Podaegi – an Asian-style baby carrier
I’ve been wanting to share this carrier with you for ages (about a year now, in fact!) but am only getting to it now. It’s a podaegi, a carrier style that originated in Korea. Basically, it’s a blanket with two straps attached – a lot like a mei tai but without the waist strap.
It was originally a much-loved Storchenwiege Leo wrap my parents gave me for my birthday when I was seven months pregnant with Talitha. I then had it converted into a podaegi so I could carry two-year-old Talitha while I was pregnant with Ophelia.
The podaegi wrap conversion was done by Pouchlings and I’m so pleased with it. I opted for padded straps and have been impressed with the quality of the entire conversion.
Podaegis, or “pods” as they’re often called, allow for relatively quick wrapping. I needed speed when wearing Talitha while I was pregnant as I found I got flustered very quickly otherwise. I’ve enjoyed it now when I want to get Ophelia on my back as quickly as possible so I can do something with Talitha. The advantage of using a podaegi during pregnancy is that, as there’s not waist band, you’ve nothing to keep out of your bump’s way.
Also, the absence of a waistband makes the wrap versatile enough to tailor to the size of your baby. Hence I was able to carry Talitha in it when she was two years old (and I still could but she and I prefer to use our Wompat on the very odd occasion she’s carried) and I’ve been able to use it with Ophelia since she was a newborn. That said, I found it a real faff to use when she was floppy, so I mainly used a stretchy wrap and ring sling until she was around three or four months.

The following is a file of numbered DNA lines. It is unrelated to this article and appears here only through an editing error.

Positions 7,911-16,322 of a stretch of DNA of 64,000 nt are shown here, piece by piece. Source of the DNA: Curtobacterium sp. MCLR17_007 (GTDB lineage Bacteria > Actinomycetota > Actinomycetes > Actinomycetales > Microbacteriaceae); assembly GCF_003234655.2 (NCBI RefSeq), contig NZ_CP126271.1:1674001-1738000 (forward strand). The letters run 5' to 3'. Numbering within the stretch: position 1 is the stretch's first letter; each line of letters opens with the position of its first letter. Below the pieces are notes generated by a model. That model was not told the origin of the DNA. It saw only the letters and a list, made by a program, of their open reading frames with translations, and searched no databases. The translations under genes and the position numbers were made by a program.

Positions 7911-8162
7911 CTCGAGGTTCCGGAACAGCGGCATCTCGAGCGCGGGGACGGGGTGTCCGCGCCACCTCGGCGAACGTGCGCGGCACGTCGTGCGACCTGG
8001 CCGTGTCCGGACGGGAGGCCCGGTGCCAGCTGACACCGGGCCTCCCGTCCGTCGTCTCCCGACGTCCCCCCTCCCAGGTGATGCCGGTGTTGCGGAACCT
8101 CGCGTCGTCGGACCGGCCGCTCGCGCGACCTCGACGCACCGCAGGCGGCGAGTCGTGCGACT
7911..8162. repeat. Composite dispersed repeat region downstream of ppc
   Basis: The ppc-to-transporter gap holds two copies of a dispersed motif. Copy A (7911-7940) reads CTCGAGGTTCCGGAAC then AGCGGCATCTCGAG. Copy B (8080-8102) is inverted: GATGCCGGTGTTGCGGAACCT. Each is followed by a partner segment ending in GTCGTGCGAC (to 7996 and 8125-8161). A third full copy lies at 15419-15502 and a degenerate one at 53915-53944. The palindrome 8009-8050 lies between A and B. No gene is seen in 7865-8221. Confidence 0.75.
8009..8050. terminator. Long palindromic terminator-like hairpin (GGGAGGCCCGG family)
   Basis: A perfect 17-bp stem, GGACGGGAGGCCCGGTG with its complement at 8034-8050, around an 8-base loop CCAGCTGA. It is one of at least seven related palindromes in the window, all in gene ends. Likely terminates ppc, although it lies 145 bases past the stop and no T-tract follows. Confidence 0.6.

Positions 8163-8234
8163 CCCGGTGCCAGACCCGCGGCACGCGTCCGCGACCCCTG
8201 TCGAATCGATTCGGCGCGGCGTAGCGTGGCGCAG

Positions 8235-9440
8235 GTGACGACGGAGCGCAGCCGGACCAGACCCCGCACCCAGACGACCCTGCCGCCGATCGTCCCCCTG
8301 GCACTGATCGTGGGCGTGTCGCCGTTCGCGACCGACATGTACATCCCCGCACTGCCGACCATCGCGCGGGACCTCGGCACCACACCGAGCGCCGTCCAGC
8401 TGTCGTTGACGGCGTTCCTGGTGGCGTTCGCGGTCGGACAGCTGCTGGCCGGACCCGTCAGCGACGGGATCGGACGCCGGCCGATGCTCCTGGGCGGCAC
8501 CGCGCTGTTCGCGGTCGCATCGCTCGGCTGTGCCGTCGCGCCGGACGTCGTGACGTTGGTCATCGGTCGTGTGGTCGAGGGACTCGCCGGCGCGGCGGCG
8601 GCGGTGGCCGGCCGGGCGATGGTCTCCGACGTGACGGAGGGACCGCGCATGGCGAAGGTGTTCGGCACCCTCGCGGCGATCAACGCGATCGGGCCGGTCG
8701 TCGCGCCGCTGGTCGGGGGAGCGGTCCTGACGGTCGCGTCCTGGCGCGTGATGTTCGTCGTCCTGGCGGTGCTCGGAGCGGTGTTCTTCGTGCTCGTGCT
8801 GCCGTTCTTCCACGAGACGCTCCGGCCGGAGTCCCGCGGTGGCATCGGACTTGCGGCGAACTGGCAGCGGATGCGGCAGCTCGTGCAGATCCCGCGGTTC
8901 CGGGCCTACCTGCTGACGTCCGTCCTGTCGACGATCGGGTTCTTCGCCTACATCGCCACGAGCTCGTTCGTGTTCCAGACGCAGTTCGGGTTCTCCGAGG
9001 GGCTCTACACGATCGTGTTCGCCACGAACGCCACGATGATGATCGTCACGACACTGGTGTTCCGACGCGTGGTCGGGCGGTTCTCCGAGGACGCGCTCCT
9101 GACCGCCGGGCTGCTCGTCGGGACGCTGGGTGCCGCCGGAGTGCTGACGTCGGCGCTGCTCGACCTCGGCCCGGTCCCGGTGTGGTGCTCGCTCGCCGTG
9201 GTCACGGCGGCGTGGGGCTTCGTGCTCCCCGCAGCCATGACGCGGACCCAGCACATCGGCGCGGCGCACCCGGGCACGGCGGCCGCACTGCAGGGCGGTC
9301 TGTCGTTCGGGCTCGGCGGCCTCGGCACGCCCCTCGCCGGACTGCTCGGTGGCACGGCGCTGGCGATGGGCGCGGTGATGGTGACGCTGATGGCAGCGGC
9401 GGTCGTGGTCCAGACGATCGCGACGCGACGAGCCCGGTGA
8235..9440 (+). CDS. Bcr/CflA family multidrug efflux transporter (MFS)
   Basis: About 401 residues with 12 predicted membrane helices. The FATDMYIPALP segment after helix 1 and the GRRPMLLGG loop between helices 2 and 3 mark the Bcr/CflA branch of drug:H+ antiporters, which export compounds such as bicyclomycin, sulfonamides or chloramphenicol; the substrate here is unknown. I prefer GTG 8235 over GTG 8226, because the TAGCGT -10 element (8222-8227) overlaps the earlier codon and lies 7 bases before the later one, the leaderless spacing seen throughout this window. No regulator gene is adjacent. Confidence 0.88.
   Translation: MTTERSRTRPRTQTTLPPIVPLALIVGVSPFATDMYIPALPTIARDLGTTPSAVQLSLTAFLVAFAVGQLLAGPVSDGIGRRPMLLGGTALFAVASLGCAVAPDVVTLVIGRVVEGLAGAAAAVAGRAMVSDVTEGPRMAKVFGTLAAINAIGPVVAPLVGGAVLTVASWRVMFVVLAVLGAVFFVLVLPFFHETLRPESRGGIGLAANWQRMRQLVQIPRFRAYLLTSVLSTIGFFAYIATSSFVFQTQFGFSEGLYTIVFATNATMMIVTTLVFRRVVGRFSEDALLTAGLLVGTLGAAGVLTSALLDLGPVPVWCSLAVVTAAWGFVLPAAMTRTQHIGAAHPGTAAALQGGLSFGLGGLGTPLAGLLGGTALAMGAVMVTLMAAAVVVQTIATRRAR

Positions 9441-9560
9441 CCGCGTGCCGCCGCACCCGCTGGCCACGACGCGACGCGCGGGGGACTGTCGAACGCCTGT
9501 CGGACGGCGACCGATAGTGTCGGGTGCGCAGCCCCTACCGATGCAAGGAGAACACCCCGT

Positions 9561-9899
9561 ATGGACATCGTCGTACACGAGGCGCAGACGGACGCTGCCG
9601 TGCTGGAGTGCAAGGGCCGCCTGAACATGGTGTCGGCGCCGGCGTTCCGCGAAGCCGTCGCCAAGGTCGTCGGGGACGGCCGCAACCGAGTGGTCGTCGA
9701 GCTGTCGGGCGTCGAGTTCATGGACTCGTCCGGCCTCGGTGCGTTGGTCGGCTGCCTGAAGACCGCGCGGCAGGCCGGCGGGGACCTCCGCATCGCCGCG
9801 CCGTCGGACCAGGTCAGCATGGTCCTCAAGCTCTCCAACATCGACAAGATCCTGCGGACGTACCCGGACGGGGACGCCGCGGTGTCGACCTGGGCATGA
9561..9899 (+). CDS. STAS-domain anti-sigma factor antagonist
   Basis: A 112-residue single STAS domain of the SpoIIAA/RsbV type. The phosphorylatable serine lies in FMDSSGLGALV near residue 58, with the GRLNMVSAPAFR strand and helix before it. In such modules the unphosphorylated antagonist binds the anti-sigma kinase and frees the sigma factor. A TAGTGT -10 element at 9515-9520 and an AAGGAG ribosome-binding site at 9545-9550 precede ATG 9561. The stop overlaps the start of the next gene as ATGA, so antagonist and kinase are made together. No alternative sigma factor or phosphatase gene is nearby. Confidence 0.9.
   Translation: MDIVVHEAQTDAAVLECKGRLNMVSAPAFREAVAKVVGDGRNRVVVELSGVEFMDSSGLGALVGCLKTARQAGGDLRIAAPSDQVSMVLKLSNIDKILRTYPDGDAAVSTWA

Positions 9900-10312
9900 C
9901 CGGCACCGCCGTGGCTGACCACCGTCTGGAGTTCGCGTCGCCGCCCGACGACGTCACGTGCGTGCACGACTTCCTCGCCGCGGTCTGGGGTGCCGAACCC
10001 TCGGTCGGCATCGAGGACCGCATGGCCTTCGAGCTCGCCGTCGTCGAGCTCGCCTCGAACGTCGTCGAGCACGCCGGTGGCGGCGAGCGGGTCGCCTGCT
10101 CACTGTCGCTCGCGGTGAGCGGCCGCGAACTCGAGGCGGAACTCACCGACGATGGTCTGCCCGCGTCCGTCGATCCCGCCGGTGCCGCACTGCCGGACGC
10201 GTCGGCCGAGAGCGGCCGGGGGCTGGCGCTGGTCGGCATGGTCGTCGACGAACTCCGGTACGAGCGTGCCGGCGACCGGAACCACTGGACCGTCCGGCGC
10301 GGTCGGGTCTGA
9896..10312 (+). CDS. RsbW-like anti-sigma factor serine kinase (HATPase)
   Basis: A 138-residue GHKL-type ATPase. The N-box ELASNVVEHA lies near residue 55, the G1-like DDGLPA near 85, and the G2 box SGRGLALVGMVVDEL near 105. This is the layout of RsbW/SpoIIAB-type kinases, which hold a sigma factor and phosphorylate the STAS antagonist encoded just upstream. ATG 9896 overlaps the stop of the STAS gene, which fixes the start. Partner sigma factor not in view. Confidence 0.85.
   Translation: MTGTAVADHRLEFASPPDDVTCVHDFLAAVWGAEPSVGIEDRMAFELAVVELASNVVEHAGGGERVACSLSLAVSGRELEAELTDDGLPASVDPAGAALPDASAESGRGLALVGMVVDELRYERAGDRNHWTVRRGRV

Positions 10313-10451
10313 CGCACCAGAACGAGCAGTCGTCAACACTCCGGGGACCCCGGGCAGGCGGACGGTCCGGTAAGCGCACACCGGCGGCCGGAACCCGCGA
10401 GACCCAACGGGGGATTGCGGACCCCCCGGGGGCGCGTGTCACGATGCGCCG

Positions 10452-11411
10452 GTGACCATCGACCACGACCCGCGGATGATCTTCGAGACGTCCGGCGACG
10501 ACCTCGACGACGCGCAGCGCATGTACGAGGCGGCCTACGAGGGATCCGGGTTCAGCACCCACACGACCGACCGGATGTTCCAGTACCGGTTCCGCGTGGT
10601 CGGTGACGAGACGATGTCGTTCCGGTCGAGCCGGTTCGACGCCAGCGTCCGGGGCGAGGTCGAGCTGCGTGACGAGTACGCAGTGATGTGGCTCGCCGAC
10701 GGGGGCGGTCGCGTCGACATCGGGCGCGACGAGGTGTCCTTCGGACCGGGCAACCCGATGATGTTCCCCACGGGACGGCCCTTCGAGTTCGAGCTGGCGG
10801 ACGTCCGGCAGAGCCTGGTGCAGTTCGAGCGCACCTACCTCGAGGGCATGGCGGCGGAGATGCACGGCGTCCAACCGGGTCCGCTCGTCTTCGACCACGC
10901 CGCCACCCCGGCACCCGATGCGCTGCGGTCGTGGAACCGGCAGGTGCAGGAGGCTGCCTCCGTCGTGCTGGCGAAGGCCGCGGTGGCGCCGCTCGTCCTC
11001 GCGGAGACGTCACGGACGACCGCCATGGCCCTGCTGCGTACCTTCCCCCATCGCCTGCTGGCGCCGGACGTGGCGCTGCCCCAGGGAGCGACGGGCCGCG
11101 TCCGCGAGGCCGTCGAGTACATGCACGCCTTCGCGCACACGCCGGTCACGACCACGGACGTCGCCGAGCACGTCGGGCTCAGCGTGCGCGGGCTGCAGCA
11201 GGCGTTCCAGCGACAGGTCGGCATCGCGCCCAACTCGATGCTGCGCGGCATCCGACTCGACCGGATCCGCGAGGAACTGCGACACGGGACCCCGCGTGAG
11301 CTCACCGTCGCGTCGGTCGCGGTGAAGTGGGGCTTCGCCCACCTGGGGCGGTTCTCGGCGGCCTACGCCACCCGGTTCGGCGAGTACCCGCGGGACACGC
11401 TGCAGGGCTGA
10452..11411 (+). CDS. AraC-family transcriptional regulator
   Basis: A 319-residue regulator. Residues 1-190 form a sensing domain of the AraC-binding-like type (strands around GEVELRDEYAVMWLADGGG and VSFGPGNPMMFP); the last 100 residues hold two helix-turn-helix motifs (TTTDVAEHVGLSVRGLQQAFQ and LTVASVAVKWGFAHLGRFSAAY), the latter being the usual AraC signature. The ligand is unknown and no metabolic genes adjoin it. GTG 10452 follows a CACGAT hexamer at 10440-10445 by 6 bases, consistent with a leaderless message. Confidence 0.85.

There is a learning curve involved in using a podaegi and care needs to be taken to tie it well. I realise I actually haven’t tied it as well I should here, now that I’ve seen the photographs! Yet, we walked around Westonbirt Arboretum for hours on Saturday and I was happily comfortable as was she.
Using a podaegi is less complicated than wrapping. For instance, you don’t have to worry about tucking the fabric under the bum and getting it to stay there to make the “seat”. So for those interested in woven wraps but a bit daunted by them, or for wrappers who sometimes need speed, a wrap conversion podaegi could well be a good option.